Moles, known medically as nevi, are clusters of pigmented cells that often appear as small, dark brown spots or raised lesions. However, moles can come in a range of colors and can develop virtually anywhere on your body. Most moles are harmless, but in some cases, moles may become cancerous. Monitoring moles and other pigmented patches is an important step in detecting skin cancer, especially malignant melanoma. Not all melanomas develop from pre-existing moles, but many begin in or near a mole or other dark spot on the skin.
Any new or changing mole should be evaluated to make sure that it is not cancerous. If you have numerous moles – 20 or more – you are at increased risk for atypical moles. If you have a family history of melanoma or atypical moles, then you are also at increased risk for developing atypical moles and melanoma.
Examine your skin carefully on a regular basis – ideally once a month, especially if you have a family history of melanoma – to detect early skin changes that may signal melanoma.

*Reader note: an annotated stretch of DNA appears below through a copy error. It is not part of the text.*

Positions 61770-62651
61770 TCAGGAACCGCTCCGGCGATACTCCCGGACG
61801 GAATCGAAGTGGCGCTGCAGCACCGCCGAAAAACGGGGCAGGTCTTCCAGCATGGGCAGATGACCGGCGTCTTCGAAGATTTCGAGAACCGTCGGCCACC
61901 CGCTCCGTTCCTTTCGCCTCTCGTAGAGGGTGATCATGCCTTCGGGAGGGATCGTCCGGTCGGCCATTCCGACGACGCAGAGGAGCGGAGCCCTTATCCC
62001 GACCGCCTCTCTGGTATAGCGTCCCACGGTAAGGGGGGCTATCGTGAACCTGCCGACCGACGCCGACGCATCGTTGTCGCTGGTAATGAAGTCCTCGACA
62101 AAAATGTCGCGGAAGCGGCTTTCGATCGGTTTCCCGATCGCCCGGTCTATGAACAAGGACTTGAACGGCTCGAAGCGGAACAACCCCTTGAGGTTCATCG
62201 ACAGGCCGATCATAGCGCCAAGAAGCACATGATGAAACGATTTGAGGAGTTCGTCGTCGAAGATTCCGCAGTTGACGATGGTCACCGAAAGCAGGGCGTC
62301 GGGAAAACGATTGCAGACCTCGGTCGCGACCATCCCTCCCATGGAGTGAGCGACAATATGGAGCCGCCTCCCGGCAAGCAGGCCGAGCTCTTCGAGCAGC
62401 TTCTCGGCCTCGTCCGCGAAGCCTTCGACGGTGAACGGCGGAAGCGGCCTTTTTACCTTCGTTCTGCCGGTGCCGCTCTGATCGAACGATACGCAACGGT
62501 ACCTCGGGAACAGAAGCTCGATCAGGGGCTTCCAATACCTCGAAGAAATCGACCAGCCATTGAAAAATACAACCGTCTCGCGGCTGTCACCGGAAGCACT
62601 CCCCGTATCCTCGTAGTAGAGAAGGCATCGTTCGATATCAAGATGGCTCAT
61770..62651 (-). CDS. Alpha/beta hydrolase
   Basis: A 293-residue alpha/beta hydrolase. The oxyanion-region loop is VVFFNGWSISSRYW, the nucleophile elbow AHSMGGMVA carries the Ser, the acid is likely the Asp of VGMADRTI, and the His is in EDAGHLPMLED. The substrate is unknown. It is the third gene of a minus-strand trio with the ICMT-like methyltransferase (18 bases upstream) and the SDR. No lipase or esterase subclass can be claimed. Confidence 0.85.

If your mole is new or changing, see your dermatologist for an evaluation. If they are concerned about the lesion, then a small biopsy may be performed in the office.
Mole removal usually isn’t necessary. For cosmetic reasons, a mole can be removed in several ways:
These procedures are usually performed in the office of your doctor or dermatologist and take only a short time.
Spectrum Dermatology provides expertise, knowledge and passion to medical, surgical and cosmetic dermatology. Our experience and reputation make Spectrum Dermatology one of the most sought-after dermatologist in the Scottsdale and Phoenix area. For more information or to set up an appointment please contact us at (480) 948-8400.